/

Better Late Than Never: Gen Z Social Media Habits Arrive to Swarthmore

10 mins read

The students of Swarthmore have largely departed from their boomerish love for Facebook. Instead, many have turned to another Zuckerberg-owned platform, Instagram, as a forum for inside jokes, socializing, and public engagement. It’s about time.

A quick look at the usual suspects for Swarthmore memes on Facebook have found their digital halls dilapidated and bare. A significant chunk of the content on the “Swarthmore Memes for Inwardly Lit Teens” is ads for on-campus happenings in the form of memes (or not even), and the number of posts failed to reach double-digits in the entirety of October. Inwardly lit indeed; Swat humor fails to make it out of our heads and into that section of cyberspace. 

Our principal meme-page, “Swarthmore Memes for Quaker Teens,” has been archived for nearly a year and no page has picked up its mantle, particularly given the graduation of many funny contributors. An editorial from late October lamented this loss, correctly noting that the “campus lexicon” was shaped somewhat by this and Facebook in general, which is almost no longer the case. But has, as the article posits in its title, Swarthmore “lost its culture” given this shift away from Facebook? Or is the culture simply changing, and maybe for the better? Enter Instagram— and two new class years — to a (somewhat) normal semester at Swarthmore. 

Of course, Instagram existed on this campus before this semester, but there is an undeniable shift in Swarthmore’s center of gravity towards the app. The ratio of Instagram follow requests to Facebook friend requests from new connections this fall is far more disparate than prior semesters, at least in my experience. Events are increasingly advertised via Instagram stories and less frequently on the campus-wide general Facebook page. Swarthmore humor and references are still routinely shared on Twitter, and on TikTok to a lesser degree, but in sheer number of followers, Instagram takes the content cake.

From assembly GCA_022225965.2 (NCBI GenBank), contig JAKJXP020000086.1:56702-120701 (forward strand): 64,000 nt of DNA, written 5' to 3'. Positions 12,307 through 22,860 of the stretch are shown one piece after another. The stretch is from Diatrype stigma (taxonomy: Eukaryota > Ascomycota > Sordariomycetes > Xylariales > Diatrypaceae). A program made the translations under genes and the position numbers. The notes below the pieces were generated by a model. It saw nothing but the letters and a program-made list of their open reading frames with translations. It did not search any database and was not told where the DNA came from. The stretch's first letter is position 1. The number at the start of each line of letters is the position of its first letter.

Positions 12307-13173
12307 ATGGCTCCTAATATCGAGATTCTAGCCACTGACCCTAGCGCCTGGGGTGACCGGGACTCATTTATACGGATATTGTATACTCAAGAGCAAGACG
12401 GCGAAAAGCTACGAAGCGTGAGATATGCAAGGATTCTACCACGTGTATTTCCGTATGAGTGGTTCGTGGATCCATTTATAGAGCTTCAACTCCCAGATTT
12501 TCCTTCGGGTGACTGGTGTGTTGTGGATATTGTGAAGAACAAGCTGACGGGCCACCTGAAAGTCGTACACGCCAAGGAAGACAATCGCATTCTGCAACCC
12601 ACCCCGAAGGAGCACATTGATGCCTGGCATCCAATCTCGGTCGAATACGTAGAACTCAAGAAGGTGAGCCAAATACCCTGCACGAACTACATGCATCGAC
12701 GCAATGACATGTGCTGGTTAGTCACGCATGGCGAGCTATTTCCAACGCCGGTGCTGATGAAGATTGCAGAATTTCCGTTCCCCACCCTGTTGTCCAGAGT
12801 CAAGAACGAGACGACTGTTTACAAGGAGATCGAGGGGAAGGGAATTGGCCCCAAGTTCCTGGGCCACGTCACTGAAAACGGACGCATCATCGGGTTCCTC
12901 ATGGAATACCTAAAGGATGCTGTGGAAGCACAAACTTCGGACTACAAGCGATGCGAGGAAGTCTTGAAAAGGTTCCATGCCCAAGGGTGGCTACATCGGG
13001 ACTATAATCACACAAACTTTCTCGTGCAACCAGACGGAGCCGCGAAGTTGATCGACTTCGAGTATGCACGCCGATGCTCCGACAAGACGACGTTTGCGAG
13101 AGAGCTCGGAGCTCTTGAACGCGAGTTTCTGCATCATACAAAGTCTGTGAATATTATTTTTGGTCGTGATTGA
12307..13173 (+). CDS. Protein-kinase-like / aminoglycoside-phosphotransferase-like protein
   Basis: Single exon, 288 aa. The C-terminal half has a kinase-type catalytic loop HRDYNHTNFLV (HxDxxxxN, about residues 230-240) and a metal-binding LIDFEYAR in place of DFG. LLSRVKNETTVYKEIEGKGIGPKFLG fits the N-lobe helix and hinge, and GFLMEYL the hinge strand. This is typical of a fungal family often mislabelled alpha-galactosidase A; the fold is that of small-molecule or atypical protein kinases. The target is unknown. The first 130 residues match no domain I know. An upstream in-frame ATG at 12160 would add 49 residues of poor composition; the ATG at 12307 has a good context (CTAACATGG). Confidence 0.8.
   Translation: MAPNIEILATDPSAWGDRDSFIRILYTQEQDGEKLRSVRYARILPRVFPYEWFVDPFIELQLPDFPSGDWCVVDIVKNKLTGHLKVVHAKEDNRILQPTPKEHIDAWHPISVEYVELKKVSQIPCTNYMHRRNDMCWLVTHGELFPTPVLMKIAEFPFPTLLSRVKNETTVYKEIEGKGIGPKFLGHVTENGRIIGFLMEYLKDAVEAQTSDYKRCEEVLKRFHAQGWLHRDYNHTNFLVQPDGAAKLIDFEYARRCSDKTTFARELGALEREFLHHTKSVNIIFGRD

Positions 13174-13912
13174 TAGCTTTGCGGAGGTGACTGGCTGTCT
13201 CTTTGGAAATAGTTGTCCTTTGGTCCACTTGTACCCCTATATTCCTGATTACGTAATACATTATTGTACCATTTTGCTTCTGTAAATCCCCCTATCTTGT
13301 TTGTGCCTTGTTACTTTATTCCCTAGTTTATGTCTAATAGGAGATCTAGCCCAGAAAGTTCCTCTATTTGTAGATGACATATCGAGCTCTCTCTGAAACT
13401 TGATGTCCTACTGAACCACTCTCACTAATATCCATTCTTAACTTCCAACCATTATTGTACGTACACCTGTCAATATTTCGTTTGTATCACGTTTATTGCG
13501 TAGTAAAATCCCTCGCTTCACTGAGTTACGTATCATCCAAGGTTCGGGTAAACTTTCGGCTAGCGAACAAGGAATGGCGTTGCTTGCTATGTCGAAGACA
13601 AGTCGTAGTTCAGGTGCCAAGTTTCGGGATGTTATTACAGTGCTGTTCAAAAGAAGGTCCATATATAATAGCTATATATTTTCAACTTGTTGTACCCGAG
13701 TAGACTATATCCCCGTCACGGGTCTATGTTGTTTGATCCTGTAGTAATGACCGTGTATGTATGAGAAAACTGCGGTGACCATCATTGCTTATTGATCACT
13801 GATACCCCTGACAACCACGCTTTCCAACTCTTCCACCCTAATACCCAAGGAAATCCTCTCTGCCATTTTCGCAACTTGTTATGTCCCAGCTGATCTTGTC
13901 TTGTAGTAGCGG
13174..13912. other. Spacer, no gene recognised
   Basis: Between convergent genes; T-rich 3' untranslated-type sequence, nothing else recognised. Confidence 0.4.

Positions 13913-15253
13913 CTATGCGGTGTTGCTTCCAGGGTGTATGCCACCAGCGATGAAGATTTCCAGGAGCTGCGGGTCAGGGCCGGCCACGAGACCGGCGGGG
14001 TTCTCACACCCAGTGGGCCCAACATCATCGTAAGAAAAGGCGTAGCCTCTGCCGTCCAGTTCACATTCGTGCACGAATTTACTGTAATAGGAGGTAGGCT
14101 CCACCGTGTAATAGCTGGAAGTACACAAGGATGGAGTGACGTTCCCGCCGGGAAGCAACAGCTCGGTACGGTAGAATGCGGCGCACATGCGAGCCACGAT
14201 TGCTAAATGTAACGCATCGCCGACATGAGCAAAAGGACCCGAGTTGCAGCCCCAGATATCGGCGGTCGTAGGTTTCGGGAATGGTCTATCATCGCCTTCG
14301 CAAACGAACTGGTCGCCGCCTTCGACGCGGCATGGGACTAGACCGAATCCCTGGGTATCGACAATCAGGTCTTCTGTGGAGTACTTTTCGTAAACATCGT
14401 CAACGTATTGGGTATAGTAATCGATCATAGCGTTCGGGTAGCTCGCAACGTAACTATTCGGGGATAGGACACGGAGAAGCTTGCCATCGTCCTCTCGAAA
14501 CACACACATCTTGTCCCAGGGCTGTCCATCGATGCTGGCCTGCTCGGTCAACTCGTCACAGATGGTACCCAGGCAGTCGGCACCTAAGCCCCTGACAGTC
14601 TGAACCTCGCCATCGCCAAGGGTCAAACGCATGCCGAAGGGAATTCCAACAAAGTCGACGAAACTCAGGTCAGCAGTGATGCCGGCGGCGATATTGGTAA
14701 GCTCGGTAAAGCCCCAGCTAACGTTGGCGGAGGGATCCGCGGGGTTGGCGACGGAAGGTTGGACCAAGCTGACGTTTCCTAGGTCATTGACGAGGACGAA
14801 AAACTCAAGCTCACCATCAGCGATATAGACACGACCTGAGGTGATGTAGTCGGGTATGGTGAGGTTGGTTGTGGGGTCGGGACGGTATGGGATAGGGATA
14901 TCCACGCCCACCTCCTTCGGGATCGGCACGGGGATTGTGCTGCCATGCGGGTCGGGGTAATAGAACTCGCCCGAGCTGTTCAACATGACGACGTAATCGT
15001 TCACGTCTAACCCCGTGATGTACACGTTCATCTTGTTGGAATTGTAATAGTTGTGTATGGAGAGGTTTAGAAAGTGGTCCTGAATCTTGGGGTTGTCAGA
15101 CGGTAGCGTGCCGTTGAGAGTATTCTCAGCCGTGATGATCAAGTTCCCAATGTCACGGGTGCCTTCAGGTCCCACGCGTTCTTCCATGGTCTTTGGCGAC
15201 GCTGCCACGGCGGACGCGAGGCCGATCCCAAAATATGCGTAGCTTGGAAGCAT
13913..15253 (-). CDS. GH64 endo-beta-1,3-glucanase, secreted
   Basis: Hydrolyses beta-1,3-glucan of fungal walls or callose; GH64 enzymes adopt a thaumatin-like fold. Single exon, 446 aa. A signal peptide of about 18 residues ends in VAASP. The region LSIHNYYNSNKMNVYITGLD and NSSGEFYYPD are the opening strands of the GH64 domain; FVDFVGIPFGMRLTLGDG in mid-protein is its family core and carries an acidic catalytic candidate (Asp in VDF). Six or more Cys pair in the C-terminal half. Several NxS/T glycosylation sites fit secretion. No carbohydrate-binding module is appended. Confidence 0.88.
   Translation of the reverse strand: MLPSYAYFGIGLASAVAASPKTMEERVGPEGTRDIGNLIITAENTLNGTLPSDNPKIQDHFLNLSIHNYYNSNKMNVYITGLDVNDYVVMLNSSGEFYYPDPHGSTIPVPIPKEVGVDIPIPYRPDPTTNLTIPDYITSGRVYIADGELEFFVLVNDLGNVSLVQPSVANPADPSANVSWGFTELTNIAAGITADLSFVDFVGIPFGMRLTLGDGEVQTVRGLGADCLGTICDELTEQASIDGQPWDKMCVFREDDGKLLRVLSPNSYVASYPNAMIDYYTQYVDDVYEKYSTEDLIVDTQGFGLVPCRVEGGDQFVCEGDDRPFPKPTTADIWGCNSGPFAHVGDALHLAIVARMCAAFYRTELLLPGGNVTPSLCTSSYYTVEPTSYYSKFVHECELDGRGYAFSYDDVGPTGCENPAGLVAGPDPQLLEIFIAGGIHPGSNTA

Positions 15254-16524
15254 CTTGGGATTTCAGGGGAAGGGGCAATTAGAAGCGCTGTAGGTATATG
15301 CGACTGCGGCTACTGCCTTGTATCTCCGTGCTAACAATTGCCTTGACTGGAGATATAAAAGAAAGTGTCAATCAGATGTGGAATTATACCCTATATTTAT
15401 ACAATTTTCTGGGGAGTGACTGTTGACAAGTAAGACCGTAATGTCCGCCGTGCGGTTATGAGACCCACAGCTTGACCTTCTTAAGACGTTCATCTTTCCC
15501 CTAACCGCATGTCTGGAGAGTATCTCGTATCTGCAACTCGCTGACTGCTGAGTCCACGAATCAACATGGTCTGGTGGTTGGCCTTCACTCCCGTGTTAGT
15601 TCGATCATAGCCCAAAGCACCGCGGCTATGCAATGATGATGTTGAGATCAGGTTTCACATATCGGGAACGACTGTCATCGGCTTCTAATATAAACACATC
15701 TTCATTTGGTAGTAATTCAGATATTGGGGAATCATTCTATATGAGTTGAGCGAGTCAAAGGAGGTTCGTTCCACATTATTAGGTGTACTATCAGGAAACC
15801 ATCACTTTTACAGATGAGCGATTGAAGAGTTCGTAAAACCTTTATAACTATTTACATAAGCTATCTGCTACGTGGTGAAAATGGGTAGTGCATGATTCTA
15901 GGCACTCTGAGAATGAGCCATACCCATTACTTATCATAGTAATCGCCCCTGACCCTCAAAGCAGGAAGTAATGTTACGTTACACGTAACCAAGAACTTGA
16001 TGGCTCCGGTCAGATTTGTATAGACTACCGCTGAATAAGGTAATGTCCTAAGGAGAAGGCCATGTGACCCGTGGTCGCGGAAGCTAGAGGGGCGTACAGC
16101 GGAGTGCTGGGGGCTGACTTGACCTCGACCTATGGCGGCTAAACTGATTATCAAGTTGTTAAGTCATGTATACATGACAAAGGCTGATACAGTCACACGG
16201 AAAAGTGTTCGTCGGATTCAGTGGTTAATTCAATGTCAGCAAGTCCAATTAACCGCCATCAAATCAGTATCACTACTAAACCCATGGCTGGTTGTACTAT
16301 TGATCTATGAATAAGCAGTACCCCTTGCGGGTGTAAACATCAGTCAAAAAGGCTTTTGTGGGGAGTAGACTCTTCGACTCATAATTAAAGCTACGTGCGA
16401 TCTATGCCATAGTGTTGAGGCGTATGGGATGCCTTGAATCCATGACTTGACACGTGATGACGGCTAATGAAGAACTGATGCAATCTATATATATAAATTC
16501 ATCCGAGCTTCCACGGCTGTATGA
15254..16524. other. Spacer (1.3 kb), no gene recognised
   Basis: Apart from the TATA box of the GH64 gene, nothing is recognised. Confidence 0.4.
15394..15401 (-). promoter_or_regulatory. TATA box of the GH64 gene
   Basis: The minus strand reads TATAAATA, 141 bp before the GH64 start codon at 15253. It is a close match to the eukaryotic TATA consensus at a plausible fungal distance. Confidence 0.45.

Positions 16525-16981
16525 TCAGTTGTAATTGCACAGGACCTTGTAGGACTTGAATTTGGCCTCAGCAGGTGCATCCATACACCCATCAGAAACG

With this transition has come a burgeoning sector of campus socializing through different accounts, whose explosive growth has caught my attention. 

One of the first accounts on the scene, and at this point remaining the largest, is @swatoosmakappa, run by Maya Estrera ’25. (Oozma Kappa is the name of the fictional fraternity from Pixar’s “Monsters University.”) The account, which chronicles Estrera’s life through Instagram stories around Swarthmore, inside jokes with a regular group of friends, and pictures with other students at campus parties, has grown to more than 700 followers in the two months or so since it was created — undeniably impressive given our small size of about 1600 students and a bellwether for the trajectory of our social media culture.

Estrera had no idea her account would become such an overnight hit at Swarthmore. “My friends here and I have similar senses of humor, and Oosma Kappa was originally a way for me and my friends to have fun with it, I definitely did not intend for it to get so popular.” Oosma Kappa’s ascent highlights a shift on this campus to Estrera’s brand of humor becoming culturally dominant. 

“People across the community have come to understand my humor and contribute to it; now people send me pictures of chocolate milk and bananas (an inside joke of Estrera’s creation). Oosma has become a sort of movement but not a serious movement — a funny movement, which is exactly what it should be.”